From elections to Kumbh Mela, here’s all that led to second wave of COVID-19

Kalyani Shankar

World Health Organization (WHO) chief Tedros Adhanom Ghebreyesus has recently said that India’s situation is a devastating reminder of what the coronavirus can do. Indeed he was right as the country is suffering from a severe and more dangerous second wave of the pandemic. The authorities have confirmed more than 16 million cases and 1,86000 deaths. India has overtaken the US with the highest number of issues. No doubt there is an unprecedented health emergency as the Centre and the  state governments are on the test.

When the first wave of Covid hit the world in 2020 there was an inadequate number of beds and medical equipment in India. There were no vaccines. Despite all these, India managed to fight the first wave successfully, but the second wave is more serious. Though one year later, we now have more medical kits, hospital beds, and vaccines, but there is not much preparedness because no one expected a second wave.

Where the state governments and the Central government, as well as the public, had gone wrong was the complacency. They all had lowered their guard. It was the immune system that fought the covid well last year, and the epidemiologists have also had acknowledged it. Even during the second wave of the pandemic, the rural people are faring better. The intensive vaccination drive launched by the Government is going on successfully. India is number one in vaccine technology, and the vaccine manufacturers were working day and night to roll out the vaccines. India even exported vaccines as partly gifts and partly commercial deals to other countries.  But with opening up of the vaccination for those above 45 has resulted in a shortage of vaccines. The government has further opened it up for those above 18 which might result in more vaccine shortages. All efforts are being made to increase the supply.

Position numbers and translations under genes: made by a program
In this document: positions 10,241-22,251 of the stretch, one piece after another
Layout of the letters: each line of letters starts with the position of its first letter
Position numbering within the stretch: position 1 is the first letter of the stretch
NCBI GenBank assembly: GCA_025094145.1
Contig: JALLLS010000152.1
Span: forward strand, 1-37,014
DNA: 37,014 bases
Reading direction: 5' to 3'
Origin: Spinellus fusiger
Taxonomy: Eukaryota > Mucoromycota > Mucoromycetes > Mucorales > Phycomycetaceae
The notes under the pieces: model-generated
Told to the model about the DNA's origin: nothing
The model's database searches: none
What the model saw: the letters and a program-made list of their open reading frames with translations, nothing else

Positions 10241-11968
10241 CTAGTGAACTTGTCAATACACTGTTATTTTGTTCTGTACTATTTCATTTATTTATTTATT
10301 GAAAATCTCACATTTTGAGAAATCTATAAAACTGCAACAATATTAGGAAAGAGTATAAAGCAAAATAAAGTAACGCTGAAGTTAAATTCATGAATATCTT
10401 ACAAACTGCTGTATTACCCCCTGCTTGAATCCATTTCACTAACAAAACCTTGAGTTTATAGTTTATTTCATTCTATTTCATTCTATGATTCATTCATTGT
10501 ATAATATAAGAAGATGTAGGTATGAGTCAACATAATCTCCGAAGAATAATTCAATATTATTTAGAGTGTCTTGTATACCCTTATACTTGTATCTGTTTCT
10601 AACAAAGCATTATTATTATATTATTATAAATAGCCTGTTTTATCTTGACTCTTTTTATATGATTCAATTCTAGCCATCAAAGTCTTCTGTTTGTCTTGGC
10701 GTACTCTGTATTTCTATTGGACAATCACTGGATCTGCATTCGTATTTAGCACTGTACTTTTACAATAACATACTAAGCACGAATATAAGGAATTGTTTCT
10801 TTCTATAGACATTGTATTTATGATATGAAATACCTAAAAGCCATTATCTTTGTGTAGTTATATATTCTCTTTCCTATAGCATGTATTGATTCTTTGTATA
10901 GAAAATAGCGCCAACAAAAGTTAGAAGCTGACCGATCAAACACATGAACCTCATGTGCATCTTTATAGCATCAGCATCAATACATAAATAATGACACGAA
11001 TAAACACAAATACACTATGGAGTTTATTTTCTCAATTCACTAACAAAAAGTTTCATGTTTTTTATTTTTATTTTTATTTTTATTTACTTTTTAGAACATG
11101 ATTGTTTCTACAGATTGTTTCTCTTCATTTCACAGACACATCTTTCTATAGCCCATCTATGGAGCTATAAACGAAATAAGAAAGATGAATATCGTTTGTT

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So, where did we go wrong? The complacency was the first thing that is responsible for the killer second wave. The authorities were so confident that the Union Health Minister Harsh Vardhan even announced the covid era was over in March this year. Then came the second wave unannounced.

Secondly,  the Election Commission had conducted assembly elections to five states, namely West Bengal, Assam, Kerala, Tamil Nadu, and Puducherry, amid pandemic. Many experts feel that the election rallies were the super spreaders. Probably the Commission was encouraged because of the successful conduct of Bihar polls last year. But that was during the period when the Covid cases were coming down. The Commission could have at least banned the election rallies. The political parties could have restrained themselves from addressing huge gatherings where people participated without masks or maintaining social distances. But almost all parties are guilty of not doing this. By the time the Commission woke up and banned the rallies, it was too late.

The third mistake was the authorities allowed millions of devotees to take bath in the Ganges in Hardwar during the Kumbh Mela this month. This again was a super-spreader. Wiser counsels prevailed on the Uttarakhand chief minister who cut short the Mela. By that time, it was too late.

The fourth was the failure of the state governments to address the migrant labour issue, but the latter has no faith in the chief ministers.  It was also the failure of the states to provide primary medical facilities to the poor and needy. At the macro level, the authorities failed to make timely and correct decisions.

The fifth is the politicization of Covid. The Centre blamed the states for not being alert, and the states claimed that the Centre was not heeding their requests for more oxygen and vaccination doses.  It is a fact that whoever is to be blamed the crisis worsened. The same players last year worked in tandem and fought the Covid. The Prime Minister took the chief ministers on board and shared the burden. No doubt this continued until December 2020.   But from 2021, politics took over all else.

Finally, the public should get their share of the blame as they had ignored the covid regulations since January 2021.  Swayed by false rumours, they were also apprehensive of taking the coved vaccine initially when the government had launched the most significant ever vaccine drive in March. But now, there is a huge demand, but the supply is not adequate.

The country is facing a health emergency the like of which we have never seen before. If the Centre, states, and the public are on the same page, the pandemic may be contained.  What is required is micro containment The responsibility lies with all three stakeholders. The sooner they realise the better. This is the time for all to come together and fight the pandemic as they did in 2020.

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